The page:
5 things you need to know about research

12th October 2018 at 00:00
In the rush to become an evidence-informed teacher, it’s easy to overlook the fact that not all academic exploration is equal – and some of it is better, or worse, than it initially appears. Christian Bokhove sets out ways to avoid being suckered by a persuasive consensus, guard against injudiciously dismissing oppositional findings, and recognise the limitations of educational research

If you were to stop and observe teachers doing the Grand Tour of educational research that now seems a compulsory journey for all school educators, you would notice something concerning: where teachers choose to stop and where they hurry past, throwing a dismissive glance as they go, is highly variable.

For some, the shores of Sweller, Bjork and Willingham are a must-see; for others, not so much. Certain teachers walk among the more historical streets of a Piaget, Vygotsky or Bruner, others would sooner demolish the lot. There are groups who flock to neuroscience alone; others who single out cognitive psychology; and some who make a pilgrimage to the large body of work on mindfulness, wellbeing and motivation.

A further group looks on disparagingly at it all – they’d rather stay at home, thanks.

Rarely do the groups coexist peacefully. Tooled with studies new and old, they do battle on the open squares of social media or in the taverns of TeachMeets. Flaws in opposing research are publicly deconstructed; faults in the studies they follow themselves are ignored, hidden, explained away.

It’s not a productive situation for anyone. The social sciences and educational research, in particular, cannot be consumed like a cruise-ship holiday, where you select the best route you know you will already like and ignore the rest.

And it cannot be consumed in a way that ignores some of the important limitations upon it, but nor should those limitations be hidden away or highlighted as fatal flaws, depending on our ultimate objective.

In short, if education really is to become evidence-informed, it should have a more mature relationship with the research most connected to the profession. And that approach, in my view, can be supported by doing the following five things.


1. Acknowledge that educational research is messy, but that this does not negate its importance

Educational research has a poor reputation in some quarters; for those hoping to signal their superior knowledge of the research world, it is often used as a punching bag. It is also regularly called out for being too woolly: “Where are our facts!”

But while issues sometimes arise with this field, a blanket condemnation is unfair.

David F Labaree, professor emeritus at the Stanford Graduate School of Education, did a useful piece of work on the type of knowledge that educational research produces. He found that two characteristics in particular make it difficult for researchers in – what he calls – soft-knowledge fields to establish durable and cumulative causal claims (essentially, claims that are a solid bet to be right). Firstly, educational research concerns aspects of human behaviour, and humans have a tendency to be unpredictable. Secondly, he argues that embedded values and purposes of the actors under study create a messy interaction between the researcher and the research subject; what the teacher thinks of an intervention, for example, can influence how well that intervention works.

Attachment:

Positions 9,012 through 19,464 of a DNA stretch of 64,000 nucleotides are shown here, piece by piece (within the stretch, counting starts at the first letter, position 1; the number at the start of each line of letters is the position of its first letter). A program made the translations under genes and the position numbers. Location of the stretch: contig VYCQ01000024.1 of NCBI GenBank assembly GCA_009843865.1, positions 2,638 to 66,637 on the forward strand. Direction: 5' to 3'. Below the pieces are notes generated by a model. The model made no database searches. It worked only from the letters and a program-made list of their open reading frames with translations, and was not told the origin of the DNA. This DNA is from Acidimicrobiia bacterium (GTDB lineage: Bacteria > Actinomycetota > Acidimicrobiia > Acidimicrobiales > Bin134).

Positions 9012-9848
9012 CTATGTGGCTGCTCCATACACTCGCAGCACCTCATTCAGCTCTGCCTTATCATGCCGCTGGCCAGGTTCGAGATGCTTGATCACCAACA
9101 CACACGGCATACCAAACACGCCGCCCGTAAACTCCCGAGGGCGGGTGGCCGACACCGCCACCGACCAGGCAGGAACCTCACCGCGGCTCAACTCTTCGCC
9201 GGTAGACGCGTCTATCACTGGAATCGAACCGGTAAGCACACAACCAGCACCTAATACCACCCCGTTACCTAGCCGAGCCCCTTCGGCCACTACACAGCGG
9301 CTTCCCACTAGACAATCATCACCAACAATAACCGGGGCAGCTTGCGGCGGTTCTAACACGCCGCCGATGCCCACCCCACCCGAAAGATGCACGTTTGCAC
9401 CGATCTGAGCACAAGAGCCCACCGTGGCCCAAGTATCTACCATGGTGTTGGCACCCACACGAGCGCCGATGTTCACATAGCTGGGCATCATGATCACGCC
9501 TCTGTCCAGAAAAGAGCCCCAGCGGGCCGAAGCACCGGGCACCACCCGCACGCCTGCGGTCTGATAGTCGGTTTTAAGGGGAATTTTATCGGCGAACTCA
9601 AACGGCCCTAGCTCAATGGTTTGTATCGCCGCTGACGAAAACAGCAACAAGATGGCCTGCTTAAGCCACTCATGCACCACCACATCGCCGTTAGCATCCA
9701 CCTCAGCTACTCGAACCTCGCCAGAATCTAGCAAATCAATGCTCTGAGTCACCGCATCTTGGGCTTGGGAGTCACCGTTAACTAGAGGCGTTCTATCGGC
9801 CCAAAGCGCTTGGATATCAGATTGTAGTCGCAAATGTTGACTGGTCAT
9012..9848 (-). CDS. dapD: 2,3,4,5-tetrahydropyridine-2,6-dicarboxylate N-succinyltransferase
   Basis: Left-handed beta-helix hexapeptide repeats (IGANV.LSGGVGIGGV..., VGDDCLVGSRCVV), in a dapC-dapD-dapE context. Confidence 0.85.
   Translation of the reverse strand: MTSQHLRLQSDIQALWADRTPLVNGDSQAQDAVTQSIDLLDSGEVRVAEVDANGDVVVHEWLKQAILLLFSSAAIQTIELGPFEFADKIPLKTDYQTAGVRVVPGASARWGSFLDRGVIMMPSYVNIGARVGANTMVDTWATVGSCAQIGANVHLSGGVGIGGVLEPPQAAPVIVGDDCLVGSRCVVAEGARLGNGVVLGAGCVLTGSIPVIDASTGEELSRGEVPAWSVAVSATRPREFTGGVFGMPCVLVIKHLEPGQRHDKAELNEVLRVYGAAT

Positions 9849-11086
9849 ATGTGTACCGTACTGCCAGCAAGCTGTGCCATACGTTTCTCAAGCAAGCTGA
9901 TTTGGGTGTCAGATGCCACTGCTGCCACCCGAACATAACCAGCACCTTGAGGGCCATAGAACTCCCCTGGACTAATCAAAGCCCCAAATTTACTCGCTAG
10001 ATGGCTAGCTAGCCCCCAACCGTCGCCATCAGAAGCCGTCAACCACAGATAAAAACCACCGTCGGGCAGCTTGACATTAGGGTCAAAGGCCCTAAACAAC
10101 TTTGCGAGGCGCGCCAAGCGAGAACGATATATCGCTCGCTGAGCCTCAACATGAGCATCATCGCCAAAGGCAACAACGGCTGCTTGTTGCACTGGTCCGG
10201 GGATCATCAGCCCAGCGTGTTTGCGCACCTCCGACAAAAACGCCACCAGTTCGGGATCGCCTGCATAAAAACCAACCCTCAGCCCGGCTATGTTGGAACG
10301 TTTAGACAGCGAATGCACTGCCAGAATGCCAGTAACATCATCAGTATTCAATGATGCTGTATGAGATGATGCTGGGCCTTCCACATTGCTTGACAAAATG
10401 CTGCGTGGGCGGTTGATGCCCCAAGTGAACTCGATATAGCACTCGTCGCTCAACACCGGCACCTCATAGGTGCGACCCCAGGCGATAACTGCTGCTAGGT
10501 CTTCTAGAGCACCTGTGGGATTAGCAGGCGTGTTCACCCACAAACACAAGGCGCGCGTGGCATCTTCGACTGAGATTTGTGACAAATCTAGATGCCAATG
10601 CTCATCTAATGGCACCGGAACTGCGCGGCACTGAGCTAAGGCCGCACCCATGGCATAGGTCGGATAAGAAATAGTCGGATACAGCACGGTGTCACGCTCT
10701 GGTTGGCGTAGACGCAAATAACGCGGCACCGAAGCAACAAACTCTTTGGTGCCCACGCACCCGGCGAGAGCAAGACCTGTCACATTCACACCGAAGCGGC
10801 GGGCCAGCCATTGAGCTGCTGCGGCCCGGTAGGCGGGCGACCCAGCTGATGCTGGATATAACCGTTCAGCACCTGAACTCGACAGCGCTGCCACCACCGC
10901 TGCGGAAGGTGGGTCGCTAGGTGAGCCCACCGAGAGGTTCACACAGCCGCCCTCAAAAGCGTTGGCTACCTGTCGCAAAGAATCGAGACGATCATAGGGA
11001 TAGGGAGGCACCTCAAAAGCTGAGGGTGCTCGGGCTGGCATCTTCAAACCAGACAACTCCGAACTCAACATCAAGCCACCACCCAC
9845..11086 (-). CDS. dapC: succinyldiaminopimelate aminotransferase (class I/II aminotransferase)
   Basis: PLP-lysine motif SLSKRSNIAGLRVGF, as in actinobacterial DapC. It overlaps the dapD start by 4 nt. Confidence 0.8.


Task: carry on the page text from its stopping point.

According to Labaree, these factors have several negative consequences for educational research: a lower status in academia; a weak authority within education and educational policymaking; pressure to transform education into a hard science; pressure to transform education schools into pure research institutions; and a sense that the field is never getting anywhere – we say we know something and then a few years later we don’t know something.

But the nature of educational research’s “soft knowledge” also has positive consequences: producing useful knowledge is not a bad thing; it is created relatively free from consumer pressures; there is freedom from disciplinary boundaries and hierarchical constraints; and it has an ability to speak to a general audience. For example, in what other discipline could we so easily and freely discuss a theme such as “setting” from perspectives such as pedagogy, sociology, psychology, economics and our own anecdotal experiences?

If teaching really is to become evidence-informed, rather than focus on making social science “hard” or criticising all educational research as being inferior, perhaps we should embrace soft knowledge. We should recognise the problems and stay critical, but not throw away the baby with the bath water. There is much that is useful coming out of this field that we are in danger of missing.


2. Be more mindful of the complexity around cause and effect